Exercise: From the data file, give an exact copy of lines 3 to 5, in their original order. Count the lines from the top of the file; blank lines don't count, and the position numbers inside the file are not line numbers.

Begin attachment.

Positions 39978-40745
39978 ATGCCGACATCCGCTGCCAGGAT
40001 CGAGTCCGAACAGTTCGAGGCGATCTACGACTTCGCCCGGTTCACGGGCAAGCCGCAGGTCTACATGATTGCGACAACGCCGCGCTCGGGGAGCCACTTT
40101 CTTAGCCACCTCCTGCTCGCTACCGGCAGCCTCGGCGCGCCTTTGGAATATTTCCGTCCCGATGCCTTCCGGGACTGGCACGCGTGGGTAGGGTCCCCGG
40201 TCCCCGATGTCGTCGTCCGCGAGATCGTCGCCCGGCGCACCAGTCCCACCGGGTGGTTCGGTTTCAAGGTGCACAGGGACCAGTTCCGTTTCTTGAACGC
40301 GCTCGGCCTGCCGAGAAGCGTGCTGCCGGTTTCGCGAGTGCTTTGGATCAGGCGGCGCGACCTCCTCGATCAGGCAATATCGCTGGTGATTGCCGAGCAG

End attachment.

40001 CGAGTCCGAACAGTTCGAGGCGATCTACGACTTCGCCCGGTTCACGGGCAAGCCGCAGGTCTACATGATTGCGACAACGCCGCGCTCGGGGAGCCACTTT
40101 CTTAGCCACCTCCTGCTCGCTACCGGCAGCCTCGGCGCGCCTTTGGAATATTTCCGTCCCGATGCCTTCCGGGACTGGCACGCGTGGGTAGGGTCCCCGG
40201 TCCCCGATGTCGTCGTCCGCGAGATCGTCGCCCGGCGCACCAGTCCCACCGGGTGGTTCGGTTTCAAGGTGCACAGGGACCAGTTCCGTTTCTTGAACGC